perspective, reflection

Gaining a New Perspective

Religious artwork is in a category of its own, and for a good reason. Unlike the Renaissance or the Baroque movements that have their own very distinct style and time-period, Christian art spans generations of artists, styles, countries, and even purposes. It is overwhelming to see the many facets and qualities of the Trinity depicted through mosaics, paintings, sculptures, altars, engravings, drawings, prints, and so forth.

When looking at artwork inspired by Christ and the Bible, ‘religious’ elements are easy to acknowledge and understand. In Art History courses, you are taught to not only look at the little details that the artist has carefully placed within the work, but common depictions that become a pattern as well. For instance, ‘Madonna’ or Mary, is typically shown holding Jesus (either as a baby or as an adult after His crucifixion.) Jesus, on the other hand, is generally portrayed with scars on his hands and feet. In many depictions, He is even robed with expensive garments and is surrounded by disciples and those eager to hear His teachings. The Holy Spirit, however, is shown through doves, nature, or a billowing cloud that surrounds the people within the painting. One element that is commonly depicted with care and precision, but that remains overlooked by many people, however, is the right hand of God.

In Christian artwork, the right hand of God is reserved as a place of honour and is generally shown as such. His hand is either raised up towards the viewer, shown holding valuable objects, or is even made to appear larger than the left. This is not surprising as the right hand of God is mentioned throughout the Bible. Psalm 63:8 is an excellent example of this, as David writes, “My soul clings to You; Your right hand upholds me.”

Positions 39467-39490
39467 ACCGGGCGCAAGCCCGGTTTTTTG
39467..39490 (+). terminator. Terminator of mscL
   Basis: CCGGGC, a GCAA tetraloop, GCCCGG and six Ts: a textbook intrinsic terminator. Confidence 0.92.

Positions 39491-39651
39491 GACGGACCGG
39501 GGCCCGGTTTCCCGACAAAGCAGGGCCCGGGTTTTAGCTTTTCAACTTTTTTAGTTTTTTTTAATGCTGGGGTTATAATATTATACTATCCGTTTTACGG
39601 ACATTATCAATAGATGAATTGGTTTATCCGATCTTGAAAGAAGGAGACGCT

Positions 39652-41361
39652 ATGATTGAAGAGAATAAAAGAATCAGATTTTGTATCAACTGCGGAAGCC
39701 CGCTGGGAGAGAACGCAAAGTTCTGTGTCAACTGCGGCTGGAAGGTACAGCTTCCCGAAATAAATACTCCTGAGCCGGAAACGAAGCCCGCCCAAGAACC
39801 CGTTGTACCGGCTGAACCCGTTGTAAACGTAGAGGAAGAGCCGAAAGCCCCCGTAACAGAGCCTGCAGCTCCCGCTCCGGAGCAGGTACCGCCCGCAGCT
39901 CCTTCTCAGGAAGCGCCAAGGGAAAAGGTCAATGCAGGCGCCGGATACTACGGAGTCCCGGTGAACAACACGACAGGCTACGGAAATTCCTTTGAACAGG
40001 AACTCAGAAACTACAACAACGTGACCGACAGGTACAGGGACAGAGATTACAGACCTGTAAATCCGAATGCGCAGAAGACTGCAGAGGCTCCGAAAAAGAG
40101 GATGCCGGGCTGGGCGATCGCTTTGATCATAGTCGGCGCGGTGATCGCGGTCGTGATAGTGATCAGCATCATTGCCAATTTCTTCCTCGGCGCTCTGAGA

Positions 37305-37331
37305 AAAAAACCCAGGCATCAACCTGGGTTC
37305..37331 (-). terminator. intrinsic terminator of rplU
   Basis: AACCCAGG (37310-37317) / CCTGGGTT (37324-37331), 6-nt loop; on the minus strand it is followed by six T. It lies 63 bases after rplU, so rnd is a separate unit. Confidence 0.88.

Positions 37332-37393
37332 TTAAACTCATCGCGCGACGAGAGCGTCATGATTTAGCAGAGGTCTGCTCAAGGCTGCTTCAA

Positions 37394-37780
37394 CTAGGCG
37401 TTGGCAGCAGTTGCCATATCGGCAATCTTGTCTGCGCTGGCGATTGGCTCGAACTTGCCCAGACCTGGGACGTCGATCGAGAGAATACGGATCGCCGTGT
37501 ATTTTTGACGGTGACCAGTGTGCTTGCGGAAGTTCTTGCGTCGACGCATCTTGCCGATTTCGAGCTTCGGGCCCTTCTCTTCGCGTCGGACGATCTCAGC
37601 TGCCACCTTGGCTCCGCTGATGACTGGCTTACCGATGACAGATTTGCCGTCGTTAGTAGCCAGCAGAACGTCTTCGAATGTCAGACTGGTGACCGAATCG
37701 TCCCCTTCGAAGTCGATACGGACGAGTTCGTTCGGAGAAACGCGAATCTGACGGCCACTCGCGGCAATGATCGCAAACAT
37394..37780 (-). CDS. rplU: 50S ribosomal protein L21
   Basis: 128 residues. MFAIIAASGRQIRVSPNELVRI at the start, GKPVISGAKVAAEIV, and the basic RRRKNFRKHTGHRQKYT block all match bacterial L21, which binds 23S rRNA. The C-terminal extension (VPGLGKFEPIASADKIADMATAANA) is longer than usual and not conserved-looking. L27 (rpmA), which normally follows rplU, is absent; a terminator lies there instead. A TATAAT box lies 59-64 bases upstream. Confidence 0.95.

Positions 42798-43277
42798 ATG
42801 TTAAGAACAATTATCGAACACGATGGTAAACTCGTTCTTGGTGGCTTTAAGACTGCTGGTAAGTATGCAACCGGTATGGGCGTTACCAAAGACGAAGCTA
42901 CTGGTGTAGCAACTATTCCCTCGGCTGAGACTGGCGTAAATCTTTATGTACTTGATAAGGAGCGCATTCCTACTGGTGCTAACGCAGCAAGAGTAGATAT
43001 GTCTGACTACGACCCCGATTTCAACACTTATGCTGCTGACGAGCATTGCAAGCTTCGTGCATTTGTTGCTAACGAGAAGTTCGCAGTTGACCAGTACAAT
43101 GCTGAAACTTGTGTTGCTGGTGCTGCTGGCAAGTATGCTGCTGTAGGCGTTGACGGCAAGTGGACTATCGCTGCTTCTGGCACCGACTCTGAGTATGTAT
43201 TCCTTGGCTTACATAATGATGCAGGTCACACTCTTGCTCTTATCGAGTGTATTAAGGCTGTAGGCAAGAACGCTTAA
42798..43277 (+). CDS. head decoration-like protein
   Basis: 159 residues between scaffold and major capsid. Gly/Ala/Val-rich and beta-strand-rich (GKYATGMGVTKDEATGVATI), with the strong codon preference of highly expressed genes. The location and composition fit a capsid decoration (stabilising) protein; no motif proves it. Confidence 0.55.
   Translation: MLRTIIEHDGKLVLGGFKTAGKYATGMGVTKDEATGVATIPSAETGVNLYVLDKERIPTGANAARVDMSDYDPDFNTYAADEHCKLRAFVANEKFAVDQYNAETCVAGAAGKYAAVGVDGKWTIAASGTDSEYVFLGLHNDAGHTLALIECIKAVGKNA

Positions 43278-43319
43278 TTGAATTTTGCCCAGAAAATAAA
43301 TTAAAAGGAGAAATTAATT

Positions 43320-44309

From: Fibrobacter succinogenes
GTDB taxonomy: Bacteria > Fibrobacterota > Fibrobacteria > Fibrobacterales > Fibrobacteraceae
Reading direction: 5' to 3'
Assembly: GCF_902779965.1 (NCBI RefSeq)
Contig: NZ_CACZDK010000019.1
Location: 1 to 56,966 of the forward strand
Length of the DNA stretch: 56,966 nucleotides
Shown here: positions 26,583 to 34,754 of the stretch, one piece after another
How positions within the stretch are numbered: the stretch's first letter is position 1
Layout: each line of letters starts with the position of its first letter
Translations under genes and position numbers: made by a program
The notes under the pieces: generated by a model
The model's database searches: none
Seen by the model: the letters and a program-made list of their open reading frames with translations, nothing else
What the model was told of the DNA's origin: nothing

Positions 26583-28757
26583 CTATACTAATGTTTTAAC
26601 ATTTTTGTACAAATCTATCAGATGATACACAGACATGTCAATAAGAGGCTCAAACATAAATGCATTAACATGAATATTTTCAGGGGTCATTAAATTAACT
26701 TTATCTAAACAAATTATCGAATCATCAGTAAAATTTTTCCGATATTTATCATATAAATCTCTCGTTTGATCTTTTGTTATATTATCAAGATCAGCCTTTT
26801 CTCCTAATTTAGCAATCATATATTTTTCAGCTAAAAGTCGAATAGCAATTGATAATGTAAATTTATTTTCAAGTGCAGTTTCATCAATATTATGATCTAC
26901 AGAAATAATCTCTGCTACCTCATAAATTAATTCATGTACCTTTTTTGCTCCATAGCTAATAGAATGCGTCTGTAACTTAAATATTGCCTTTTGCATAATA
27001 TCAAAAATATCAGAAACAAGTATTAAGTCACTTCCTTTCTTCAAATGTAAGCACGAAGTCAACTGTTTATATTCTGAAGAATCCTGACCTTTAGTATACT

When you have this knowledge, it can completely change your perspective of how Christ is represented in these works of art. Visually, we are even encouraged to regard life as if we are sitting at the right hand of God. It is the artist’s way of showing the patron the perspective that they should be taking, as they experience the world at the right-hand side of Christ.

During worship the other day, I was thinking about how important our perspective is, and how sometimes we need to change our view to see how God is moving in our lives. John 21 shows how valuable a shift in perspective can indeed be.

Afterward Jesus appeared again to his disciples, by the Sea of Galilee. It happened this way: Simon Peter, Thomas (also known as Didymus), Nathanael from Cana in Galilee, the sons of Zebedee, and two other disciples were together. “I’m going out to fish,” Simon Peter told them, and they said, “We’ll go with you.” So they went out and got into the boat, but that night they caught nothing.

Early in the morning, Jesus stood on the shore, but the disciples did not realize that it was Jesus.

He called out to them, “Friends, haven’t you any fish?”

“No,” they answered.

He said, “Throw your net on the right side of the boat and you will find some.” When they did, they were unable to haul the net in because of the large number of fish.

Let’s analyze this story for a minute. The disciples, who had spent all night fishing on the left side of the boat, did not even try casting their nets on the right side. Can we blame them? Why would fish swim on one side of the boat and not the other? The boat on which they were fishing was not large enough to separate them from a large school of fish, so why did their nets remain empty? When Jesus appeared to the men, He encouraged them to cast their nets on the other side of the boat. He helped them to break away from routine and try something new. He told them to put in the work, and risk approaching their view of fishing differently. It took a new perspective; one that aligned with God’s, to fill their nets with fish that could barely be contained. At the right hand of God, Christ’s glory and provision were made known to them.

With a change in perspective, we have the chance to see things as God sees them. To not judge our neighbours by how they look or act, but to value them as God does. To not feel hopeless in our jobs, schooling, or finances because God sees things from a different perspective than we do. To not question finding a partner or spouse, because He has already chosen one for which we are well-suited. If we want a change in perspective, we need to allow ourselves to look at life in a new way. We need to put in the work, even when we don’t know what the reward may be. We need to approach our daily lives from our place in His throne room; at the right hand of God.